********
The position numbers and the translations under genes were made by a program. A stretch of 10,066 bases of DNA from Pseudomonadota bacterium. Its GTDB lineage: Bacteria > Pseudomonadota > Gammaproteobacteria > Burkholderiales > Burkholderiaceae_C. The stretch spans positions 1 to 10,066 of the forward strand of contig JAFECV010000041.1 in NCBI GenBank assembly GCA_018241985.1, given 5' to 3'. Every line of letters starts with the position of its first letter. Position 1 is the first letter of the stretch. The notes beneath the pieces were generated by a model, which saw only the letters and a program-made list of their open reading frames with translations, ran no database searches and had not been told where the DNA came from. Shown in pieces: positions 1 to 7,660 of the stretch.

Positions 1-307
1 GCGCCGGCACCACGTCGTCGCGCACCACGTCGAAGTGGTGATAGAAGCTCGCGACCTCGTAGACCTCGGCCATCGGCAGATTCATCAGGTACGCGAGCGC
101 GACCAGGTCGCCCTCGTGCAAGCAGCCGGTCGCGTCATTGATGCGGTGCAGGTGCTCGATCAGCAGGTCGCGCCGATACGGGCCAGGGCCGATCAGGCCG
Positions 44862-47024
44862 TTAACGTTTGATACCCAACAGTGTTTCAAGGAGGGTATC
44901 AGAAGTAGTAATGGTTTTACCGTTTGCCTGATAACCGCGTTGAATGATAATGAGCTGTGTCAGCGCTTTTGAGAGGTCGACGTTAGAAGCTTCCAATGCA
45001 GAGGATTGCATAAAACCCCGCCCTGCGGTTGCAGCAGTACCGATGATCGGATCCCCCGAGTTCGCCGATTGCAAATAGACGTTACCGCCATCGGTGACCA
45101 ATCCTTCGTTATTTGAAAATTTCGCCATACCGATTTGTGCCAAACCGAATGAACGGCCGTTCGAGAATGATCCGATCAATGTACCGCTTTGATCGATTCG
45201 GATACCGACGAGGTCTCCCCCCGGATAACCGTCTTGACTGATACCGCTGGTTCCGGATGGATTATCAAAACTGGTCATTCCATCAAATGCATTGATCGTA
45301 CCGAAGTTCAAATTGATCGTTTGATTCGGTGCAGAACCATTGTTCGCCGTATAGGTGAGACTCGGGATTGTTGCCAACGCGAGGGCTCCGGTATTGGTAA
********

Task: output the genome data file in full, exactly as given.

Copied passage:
The position numbers and the translations under genes were made by a program. A stretch of 10,066 bases of DNA from Pseudomonadota bacterium. Its GTDB lineage: Bacteria > Pseudomonadota > Gammaproteobacteria > Burkholderiales > Burkholderiaceae_C. The stretch spans positions 1 to 10,066 of the forward strand of contig JAFECV010000041.1 in NCBI GenBank assembly GCA_018241985.1, given 5' to 3'. Every line of letters starts with the position of its first letter. Position 1 is the first letter of the stretch. The notes beneath the pieces were generated by a model, which saw only the letters and a program-made list of their open reading frames with translations, ran no database searches and had not been told where the DNA came from. Shown in pieces: positions 1 to 7,660 of the stretch.

Positions 1-307
1 GCGCCGGCACCACGTCGTCGCGCACCACGTCGAAGTGGTGATAGAAGCTCGCGACCTCGTAGACCTCGGCCATCGGCAGATTCATCAGGTACGCGAGCGC
101 GACCAGGTCGCCCTCGTGCAAGCAGCCGGTCGCGTCATTGATGCGGTGCAGGTGCTCGATCAGCAGGTCGCGCCGATACGGGCCAGGGCCGATCAGGCCG
Positions 44862-47024
44862 TTAACGTTTGATACCCAACAGTGTTTCAAGGAGGGTATC
44901 AGAAGTAGTAATGGTTTTACCGTTTGCCTGATAACCGCGTTGAATGATAATGAGCTGTGTCAGCGCTTTTGAGAGGTCGACGTTAGAAGCTTCCAATGCA
45001 GAGGATTGCATAAAACCCCGCCCTGCGGTTGCAGCAGTACCGATGATCGGATCCCCCGAGTTCGCCGATTGCAAATAGACGTTACCGCCATCGGTGACCA
45101 ATCCTTCGTTATTTGAAAATTTCGCCATACCGATTTGTGCCAAACCGAATGAACGGCCGTTCGAGAATGATCCGATCAATGTACCGCTTTGATCGATTCG
45201 GATACCGACGAGGTCTCCCCCCGGATAACCGTCTTGACTGATACCGCTGGTTCCGGATGGATTATCAAAACTGGTCATTCCATCAAATGCATTGATCGTA
45301 CCGAAGTTCAAATTGATCGTTTGATTCGGTGCAGAACCATTGTTCGCCGTATAGGTGAGACTCGGGATTGTTGCCAACGCGAGGGCTCCGGTATTGGTAA